• Carrier that has your pet’s name and your phone number

For cars: 

  • Cat litter or sand for tire traction 
  • Jumper cables 
  • Portable tire inflator
  • Flares or reflective triangles 
  • Ice scraper
  • Cell phone charger
  • Extra clothes and blankets
  • Paper maps 
  • Smaller set of supplies you’d plan for the house, like food and water 

The City of Austin has an emergency kit checklist available in 13 different languages. You can also find more detailed instructions for creating a kit or go-bag in the Neighborhood Preparedness Guide. And here’s a handy checklist about supplies for your pets.

What do I need to prep around my home?


  • Keep your cell phone charged. Consider getting a portable or solar-powered charger.
  • Reach out to family and neighbors. Have a conversation about any disabilities or medical conditions people should be aware of, and make a plan for how to contact each other if the power or internet goes out.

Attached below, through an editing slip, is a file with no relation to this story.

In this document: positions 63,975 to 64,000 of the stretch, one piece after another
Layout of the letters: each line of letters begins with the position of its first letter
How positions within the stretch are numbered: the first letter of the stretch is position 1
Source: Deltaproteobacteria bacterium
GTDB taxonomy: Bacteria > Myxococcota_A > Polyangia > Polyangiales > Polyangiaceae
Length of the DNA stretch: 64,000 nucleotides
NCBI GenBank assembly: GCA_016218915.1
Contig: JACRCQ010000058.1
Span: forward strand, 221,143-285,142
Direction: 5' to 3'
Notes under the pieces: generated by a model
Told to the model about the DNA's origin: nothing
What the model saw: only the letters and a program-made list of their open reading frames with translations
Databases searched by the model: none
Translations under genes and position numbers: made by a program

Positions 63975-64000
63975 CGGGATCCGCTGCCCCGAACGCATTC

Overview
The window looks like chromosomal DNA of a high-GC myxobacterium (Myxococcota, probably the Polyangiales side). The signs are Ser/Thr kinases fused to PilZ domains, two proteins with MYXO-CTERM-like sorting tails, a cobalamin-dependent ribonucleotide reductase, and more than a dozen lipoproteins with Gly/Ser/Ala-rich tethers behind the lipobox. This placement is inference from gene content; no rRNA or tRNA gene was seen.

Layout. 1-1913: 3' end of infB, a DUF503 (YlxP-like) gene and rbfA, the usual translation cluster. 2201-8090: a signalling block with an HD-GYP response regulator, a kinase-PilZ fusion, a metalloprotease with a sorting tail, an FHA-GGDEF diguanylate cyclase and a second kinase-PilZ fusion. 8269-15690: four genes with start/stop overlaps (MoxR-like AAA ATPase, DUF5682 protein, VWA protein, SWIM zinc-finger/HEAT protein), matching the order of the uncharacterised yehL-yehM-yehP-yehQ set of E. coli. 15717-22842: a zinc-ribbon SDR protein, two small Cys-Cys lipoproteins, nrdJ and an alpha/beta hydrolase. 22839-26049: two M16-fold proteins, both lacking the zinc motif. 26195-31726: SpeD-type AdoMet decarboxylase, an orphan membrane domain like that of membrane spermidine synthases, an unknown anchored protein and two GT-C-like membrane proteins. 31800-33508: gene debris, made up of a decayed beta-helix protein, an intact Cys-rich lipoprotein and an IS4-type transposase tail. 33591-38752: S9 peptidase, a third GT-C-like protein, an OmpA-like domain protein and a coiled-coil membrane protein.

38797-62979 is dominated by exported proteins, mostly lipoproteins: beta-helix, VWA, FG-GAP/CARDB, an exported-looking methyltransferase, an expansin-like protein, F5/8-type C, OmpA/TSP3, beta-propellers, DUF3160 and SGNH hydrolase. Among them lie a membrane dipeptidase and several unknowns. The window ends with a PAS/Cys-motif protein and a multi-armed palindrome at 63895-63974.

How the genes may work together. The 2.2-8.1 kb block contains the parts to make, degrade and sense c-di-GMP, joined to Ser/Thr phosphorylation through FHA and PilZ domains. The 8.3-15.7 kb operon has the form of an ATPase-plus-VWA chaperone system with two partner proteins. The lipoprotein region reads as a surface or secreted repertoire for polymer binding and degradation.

• Keep a list of phone numbers for family, neighbors and local emergency services.


  • Bring plants inside if you can. 
  • If you can’t, cover them with towels, blankets or commercial covers. 
  • Water outdoor plants in advance of a freeze. Under-watered plants are at greater risk in the cold.
  • Texas A&M AgriLife has more tips for protecting your plants.


  • Insulate outdoor faucets or pipes in exposed areas, like an attic or garage. You can buy insulation at hardware stores or use towels or newspapers.
  • Inside, you can open the cabinets under your sinks to warm up your pipes.